# Ordinary Differential Equations Exercise 1

## Imports



In [1]:

%matplotlib inline
import matplotlib.pyplot as plt
import numpy as np
from scipy.integrate import odeint
from IPython.html.widgets import interact, fixed




:0: FutureWarning: IPython widgets are experimental and may change in the future.



## Lorenz system

The Lorenz system is one of the earliest studied examples of a system of differential equations that exhibits chaotic behavior, such as bifurcations, attractors, and sensitive dependence on initial conditions. The differential equations read:

$$\frac{dx}{dt} = \sigma(y-x)$$$$\frac{dy}{dt} = x(\rho-z) - y$$$$\frac{dz}{dt} = xy - \beta z$$

The solution vector is $[x(t),y(t),z(t)]$ and $\sigma$, $\rho$, and $\beta$ are parameters that govern the behavior of the solutions.

Write a function lorenz_derivs that works with scipy.integrate.odeint and computes the derivatives for this system.



In [2]:

def lorentz_derivs(yvec, t, sigma, rho, beta):
"""Compute the the derivatives for the Lorentz system at yvec(t)."""
dx = sigma*(yvec[1]-yvec[0])
dy = yvec[0]*(rho-yvec[2])-yvec[1]
dz = yvec[0]*yvec[1]-beta*yvec[2]
return [dx,dy,dz]




In [3]:

assert np.allclose(lorentz_derivs((1,1,1),0, 1.0, 1.0, 2.0),[0.0,-1.0,-1.0])



Write a function solve_lorenz that solves the Lorenz system above for a particular initial condition $[x(0),y(0),z(0)]$. Your function should return a tuple of the solution array and time array.



In [26]:

def solve_lorentz(ic, max_time=4.0, sigma=10.0, rho=28.0, beta=8.0/3.0):
"""Solve the Lorenz system for a single initial condition.

Parameters
----------
ic : array, list, tuple
Initial conditions [x,y,z].
max_time: float
The max time to use. Integrate with 250 points per time unit.
sigma, rho, beta: float
Parameters of the differential equation.

Returns
-------
soln : np.ndarray
The array of the solution. Each row will be the solution vector at that time.
t : np.ndarray
The array of time points used.

"""
t = np.linspace(0,max_time, max_time*250)
return odeint(lorentz_derivs, ic, t, args = (sigma, rho, beta)), t




In [27]:

assert True # leave this to grade solve_lorenz




In [ ]:



Write a function plot_lorentz that:

• Solves the Lorenz system for N different initial conditions. To generate your initial conditions, draw uniform random samples for x, y and z in the range $[-15,15]$. Call np.random.seed(1) a single time at the top of your function to use the same seed each time.
• Plot $[x(t),z(t)]$ using a line to show each trajectory.
• Color each line using the hot colormap from Matplotlib.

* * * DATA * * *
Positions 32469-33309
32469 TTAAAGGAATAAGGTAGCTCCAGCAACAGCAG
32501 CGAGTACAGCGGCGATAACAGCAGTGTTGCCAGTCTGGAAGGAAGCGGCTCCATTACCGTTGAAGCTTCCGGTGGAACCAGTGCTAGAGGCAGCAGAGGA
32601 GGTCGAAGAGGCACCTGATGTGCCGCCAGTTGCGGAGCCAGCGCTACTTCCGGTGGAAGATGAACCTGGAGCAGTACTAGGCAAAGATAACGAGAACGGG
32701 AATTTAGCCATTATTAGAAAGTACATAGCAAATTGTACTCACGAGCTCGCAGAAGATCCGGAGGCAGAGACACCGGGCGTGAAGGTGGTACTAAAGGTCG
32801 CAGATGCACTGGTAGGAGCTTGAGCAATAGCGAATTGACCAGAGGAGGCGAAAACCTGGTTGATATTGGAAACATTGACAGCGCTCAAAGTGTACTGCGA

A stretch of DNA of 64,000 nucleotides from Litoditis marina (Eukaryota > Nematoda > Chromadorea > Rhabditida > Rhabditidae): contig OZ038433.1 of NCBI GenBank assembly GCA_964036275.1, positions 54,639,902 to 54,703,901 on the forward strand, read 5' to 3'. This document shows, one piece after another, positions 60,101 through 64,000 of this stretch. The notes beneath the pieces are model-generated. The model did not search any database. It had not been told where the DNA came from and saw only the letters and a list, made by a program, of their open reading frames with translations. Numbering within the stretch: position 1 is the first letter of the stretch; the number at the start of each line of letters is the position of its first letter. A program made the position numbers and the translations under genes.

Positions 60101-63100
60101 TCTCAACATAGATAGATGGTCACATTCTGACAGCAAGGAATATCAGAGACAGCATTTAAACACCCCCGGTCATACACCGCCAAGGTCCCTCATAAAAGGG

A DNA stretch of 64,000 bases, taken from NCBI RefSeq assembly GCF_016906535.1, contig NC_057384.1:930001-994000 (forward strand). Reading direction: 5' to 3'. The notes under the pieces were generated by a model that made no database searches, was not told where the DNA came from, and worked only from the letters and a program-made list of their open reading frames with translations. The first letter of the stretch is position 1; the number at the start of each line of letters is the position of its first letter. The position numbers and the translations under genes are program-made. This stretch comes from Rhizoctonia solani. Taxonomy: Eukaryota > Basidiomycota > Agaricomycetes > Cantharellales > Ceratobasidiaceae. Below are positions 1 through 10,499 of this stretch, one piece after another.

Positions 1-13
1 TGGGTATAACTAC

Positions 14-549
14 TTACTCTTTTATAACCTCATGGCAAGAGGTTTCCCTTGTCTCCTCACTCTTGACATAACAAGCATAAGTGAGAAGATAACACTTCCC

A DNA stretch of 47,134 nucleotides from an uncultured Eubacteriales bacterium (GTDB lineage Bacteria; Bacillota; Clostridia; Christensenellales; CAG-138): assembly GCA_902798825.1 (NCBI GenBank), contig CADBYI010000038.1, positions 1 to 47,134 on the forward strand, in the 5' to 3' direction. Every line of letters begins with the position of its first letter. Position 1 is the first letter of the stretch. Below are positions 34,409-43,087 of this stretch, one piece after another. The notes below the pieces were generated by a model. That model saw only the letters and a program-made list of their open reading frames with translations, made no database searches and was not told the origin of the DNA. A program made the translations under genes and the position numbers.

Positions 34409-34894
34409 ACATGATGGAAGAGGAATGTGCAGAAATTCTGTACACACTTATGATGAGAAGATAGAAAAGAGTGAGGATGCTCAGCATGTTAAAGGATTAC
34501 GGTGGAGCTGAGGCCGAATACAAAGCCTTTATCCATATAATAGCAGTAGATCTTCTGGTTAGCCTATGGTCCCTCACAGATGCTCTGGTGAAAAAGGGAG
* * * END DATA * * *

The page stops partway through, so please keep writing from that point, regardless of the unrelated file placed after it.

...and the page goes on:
• Label your plot and choose an appropriate x and y limit.

The following cell shows how to generate colors that can be used for the lines:



In [122]:

N = 5
colors = plt.cm.hot(np.linspace(0,1,N))
for i in range(N):
# To use these colors with plt.plot, pass them as the color argument
print(colors[i])




[ 0.0416  0.      0.      1.    ]
[ 0.70047002  0.          0.          1.        ]
[ 1.         0.3593141  0.         1.       ]
[ 1.          1.          0.02720491  1.        ]
[ 1.  1.  1.  1.]




In [131]:

def plot_lorentz(N=10, max_time=4.0, sigma=10.0, rho=28.0, beta=8.0/3.0):
"""Plot [x(t),z(t)] for the Lorenz system.

Parameters
----------
N : int
Number of initial conditions and trajectories to plot.
max_time: float
Maximum time to use.
sigma, rho, beta: float
Parameters of the differential equation.
"""
f = plt.figure(figsize=(15, N*8))
np.random.seed(1)
colors = plt.cm.hot(np.linspace(0,1,N))
for n in range(N):
plt.subplot(N,1,n)
x0 = np.random.uniform(-15, 15)
y0 = np.random.uniform(-15, 15)
z0 = np.random.uniform(-15, 15)
soln, t = solve_lorentz([x0,y0,z0], max_time, sigma, rho, beta)
plt.plot(soln[:,0], soln[:, 2], color=colors[n])




In [132]:

plot_lorentz()







In [133]:

assert True # leave this to grade the plot_lorenz function



Use interact to explore your plot_lorenz function with:

• max_time an integer slider over the interval $[1,10]$.
• N an integer slider over the interval $[1,50]$.
• sigma a float slider over the interval $[0.0,50.0]$.
• rho a float slider over the interval $[0.0,50.0]$.
• beta fixed at a value of $8/3$.


In [134]:

interact(plot_lorentz, N=(1,50,1), max_time=(1,10,1), sigma=(0.0, 50.0, 0.1), rho=(0.0, 50.0, 0.1), beta=fixed(8./3.))






Describe the different behaviors you observe as you vary the parameters $\sigma$, $\rho$ and $\beta$ of the system:

Sigma appears to describe how "quickly" the trajectory moves along. Rho appears to affect the "acceleration" or reactivity to changes in trajectory position, it will also affect the stability of points. Beta is fixed.